Across the retail sector, there are three fundamental shifts that need to occur in the digital transformation journey. The first is the rise of the empowered consumer. The second is the omni-channel development of the agile supply chain. The third is the changing role of the store, which must focus more on engagement and creating an experience for customers. To achieve this, the de-silofication of data is essential, ensuring the retail operation is faster, smarter, and more customer centric.
These fundamental shifts have had a marked impact on both the global and local retail sectors. This is underpinned by digitally empowered consumers who have changed the face of retail forever. The agile supply chain means that major “perks” like immediate shipping and free returns are now the new normal for customers. These shifts also mean that retail stores are no longer a place just to buy products. Despite being primary sales channel, stores are transforming into customer engagement centers and critical supply chain hubs.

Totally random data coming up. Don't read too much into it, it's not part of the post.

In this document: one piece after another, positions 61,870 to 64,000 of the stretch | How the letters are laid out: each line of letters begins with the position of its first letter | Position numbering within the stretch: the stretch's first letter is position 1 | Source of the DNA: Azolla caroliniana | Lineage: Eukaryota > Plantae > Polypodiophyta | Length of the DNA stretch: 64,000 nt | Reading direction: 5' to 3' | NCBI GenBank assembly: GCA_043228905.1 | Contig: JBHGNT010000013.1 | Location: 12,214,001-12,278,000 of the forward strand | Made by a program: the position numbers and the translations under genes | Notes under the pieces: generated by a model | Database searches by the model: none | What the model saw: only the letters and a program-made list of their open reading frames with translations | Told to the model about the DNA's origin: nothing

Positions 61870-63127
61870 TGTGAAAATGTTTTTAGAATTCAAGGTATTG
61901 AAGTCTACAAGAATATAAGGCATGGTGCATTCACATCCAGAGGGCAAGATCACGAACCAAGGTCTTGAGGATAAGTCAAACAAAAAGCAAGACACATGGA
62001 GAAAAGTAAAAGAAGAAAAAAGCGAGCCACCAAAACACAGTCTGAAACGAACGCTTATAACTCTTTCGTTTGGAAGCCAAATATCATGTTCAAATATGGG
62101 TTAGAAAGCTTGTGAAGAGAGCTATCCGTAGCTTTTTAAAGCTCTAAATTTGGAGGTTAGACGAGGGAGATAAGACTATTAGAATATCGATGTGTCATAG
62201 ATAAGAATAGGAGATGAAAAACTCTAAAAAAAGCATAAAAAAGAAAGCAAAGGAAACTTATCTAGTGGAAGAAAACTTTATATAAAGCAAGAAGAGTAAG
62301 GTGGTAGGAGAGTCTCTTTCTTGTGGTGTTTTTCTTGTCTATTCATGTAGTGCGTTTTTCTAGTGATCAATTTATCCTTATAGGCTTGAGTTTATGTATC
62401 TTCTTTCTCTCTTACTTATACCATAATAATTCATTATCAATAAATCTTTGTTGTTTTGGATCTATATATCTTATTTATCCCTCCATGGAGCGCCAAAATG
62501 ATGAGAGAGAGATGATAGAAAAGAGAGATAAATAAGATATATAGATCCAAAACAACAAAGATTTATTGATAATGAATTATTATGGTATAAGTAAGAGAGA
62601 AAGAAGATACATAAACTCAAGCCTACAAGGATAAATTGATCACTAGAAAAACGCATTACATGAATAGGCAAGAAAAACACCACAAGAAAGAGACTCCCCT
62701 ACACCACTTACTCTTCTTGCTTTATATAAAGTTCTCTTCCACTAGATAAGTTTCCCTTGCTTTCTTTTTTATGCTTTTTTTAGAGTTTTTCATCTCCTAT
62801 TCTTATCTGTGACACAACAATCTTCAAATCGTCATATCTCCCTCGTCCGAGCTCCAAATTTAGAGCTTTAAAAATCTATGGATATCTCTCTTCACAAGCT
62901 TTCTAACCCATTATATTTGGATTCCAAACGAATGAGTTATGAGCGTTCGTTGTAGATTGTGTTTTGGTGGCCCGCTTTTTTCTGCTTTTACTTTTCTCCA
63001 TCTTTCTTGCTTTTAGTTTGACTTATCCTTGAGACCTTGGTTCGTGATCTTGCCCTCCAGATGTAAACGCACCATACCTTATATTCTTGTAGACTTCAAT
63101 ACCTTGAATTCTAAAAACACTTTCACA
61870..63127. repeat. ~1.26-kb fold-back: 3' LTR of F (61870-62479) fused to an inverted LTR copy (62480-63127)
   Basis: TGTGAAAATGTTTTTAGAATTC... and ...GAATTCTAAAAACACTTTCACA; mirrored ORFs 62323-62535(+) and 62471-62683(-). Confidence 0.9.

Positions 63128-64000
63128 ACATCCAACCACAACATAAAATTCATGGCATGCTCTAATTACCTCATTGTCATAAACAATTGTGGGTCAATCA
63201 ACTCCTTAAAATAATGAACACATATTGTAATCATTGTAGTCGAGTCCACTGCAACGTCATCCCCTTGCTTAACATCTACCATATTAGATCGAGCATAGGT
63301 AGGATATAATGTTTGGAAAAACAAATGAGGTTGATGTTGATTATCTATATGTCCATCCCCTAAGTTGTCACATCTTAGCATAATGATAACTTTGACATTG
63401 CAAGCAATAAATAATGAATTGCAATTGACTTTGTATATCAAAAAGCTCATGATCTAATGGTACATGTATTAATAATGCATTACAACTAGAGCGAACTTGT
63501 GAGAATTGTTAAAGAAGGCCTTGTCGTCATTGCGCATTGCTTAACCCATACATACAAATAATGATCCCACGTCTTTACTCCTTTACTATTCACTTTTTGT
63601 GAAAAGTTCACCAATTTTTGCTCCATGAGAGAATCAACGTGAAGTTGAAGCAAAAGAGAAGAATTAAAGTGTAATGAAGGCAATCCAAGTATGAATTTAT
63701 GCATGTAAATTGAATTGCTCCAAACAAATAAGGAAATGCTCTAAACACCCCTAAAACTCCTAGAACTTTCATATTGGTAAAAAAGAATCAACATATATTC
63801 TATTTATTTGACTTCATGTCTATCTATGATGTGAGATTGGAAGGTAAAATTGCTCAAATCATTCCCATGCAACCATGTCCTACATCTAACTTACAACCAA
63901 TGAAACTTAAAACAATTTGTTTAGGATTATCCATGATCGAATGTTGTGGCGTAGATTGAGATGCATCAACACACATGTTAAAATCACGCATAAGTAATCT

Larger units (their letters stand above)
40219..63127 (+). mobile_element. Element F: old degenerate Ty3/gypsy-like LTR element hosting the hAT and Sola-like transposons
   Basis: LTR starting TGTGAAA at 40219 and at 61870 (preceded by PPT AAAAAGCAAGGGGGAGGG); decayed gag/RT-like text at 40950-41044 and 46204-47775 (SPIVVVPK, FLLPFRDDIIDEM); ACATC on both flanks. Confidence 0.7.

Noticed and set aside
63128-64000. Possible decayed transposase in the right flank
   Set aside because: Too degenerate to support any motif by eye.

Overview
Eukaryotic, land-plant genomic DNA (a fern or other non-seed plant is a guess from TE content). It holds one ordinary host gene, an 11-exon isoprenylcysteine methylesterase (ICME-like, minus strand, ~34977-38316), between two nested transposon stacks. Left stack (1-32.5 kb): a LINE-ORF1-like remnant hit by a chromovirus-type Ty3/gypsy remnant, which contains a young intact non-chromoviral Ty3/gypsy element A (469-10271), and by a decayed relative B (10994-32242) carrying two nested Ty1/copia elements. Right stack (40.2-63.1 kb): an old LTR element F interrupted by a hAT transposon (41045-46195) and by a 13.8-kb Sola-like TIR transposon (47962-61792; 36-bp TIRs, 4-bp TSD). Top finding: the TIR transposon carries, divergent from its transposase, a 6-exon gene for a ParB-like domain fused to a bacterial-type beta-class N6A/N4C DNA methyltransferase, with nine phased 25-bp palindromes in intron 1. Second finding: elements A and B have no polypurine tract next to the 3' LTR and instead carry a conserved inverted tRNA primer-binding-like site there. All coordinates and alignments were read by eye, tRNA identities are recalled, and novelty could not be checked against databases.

To keep pace with these shifts, retail must do business in a new way. “In today’s data-driven economy, analytics have become essential to competitive edge. However, one thing is stopping many retail organisations from taking full advantage: silos. We must connect fragmented data, people, and ideas to succeed in the global digital ecosystem,” states Kree Govender, Managing Director at SA Qlik.
With de-siloed data, businesses gain access to powerful, trustworthy insights, empowering them to make business decisions that make a difference. According to Paul Winsor, Director: Retail Market Development, Qlik EMEA Region, new store technology breeds new insight. “Retailers thriving in this complex new world are responding with agility to these three major shifts in the retail landscape,” states Winsor. “To succeed, retail organisations must realise that analytics must be an integral part of the decision-making process. Using visual analytics in retail holds four key benefits: increased revenue; reduced costs; improved governance; and improved operational excellence.”
A key consideration in this de-silofication process is moving from “all data,” to “combinations of data,” to “data insights”. To achieve this, data literacy and augmented intelligence play a fundamental role in creating a data-driven culture. “To develop the data-driven cultural organisation, information must be tailored to the business process. Role specific apps are required to ensure different employees, managing different processes are sufficiently supported. To succeed, this shift requires that complexity is reduced as user population increases,” concludes Govender.